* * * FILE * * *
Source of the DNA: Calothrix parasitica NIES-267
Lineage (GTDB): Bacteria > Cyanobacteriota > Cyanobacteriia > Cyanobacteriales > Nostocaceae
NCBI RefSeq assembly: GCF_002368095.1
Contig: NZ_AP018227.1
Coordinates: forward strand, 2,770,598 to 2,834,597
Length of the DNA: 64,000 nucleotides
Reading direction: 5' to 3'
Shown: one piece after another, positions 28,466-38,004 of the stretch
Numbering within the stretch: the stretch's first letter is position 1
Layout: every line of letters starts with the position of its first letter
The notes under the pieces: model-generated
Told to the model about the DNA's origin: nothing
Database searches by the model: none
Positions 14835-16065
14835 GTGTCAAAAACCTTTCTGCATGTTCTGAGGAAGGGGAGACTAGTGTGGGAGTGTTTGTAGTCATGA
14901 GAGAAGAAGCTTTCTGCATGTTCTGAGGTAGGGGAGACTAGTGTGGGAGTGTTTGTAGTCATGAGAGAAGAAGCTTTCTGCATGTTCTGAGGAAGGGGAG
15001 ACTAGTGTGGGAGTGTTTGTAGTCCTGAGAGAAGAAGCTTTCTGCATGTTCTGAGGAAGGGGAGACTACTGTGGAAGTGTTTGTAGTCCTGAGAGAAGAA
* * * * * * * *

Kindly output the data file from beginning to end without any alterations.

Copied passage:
Source of the DNA: Calothrix parasitica NIES-267
Lineage (GTDB): Bacteria > Cyanobacteriota > Cyanobacteriia > Cyanobacteriales > Nostocaceae
NCBI RefSeq assembly: GCF_002368095.1
Contig: NZ_AP018227.1
Coordinates: forward strand, 2,770,598 to 2,834,597
Length of the DNA: 64,000 nucleotides
Reading direction: 5' to 3'
Shown: one piece after another, positions 28,466-38,004 of the stretch
Numbering within the stretch: the stretch's first letter is position 1
Layout: every line of letters starts with the position of its first letter
The notes under the pieces: model-generated
Told to the model about the DNA's origin: nothing
Database searches by the model: none
Positions 14835-16065
14835 GTGTCAAAAACCTTTCTGCATGTTCTGAGGAAGGGGAGACTAGTGTGGGAGTGTTTGTAGTCATGA
14901 GAGAAGAAGCTTTCTGCATGTTCTGAGGTAGGGGAGACTAGTGTGGGAGTGTTTGTAGTCATGAGAGAAGAAGCTTTCTGCATGTTCTGAGGAAGGGGAG
15001 ACTAGTGTGGGAGTGTTTGTAGTCCTGAGAGAAGAAGCTTTCTGCATGTTCTGAGGAAGGGGAGACTACTGTGGAAGTGTTTGTAGTCCTGAGAGAAGAA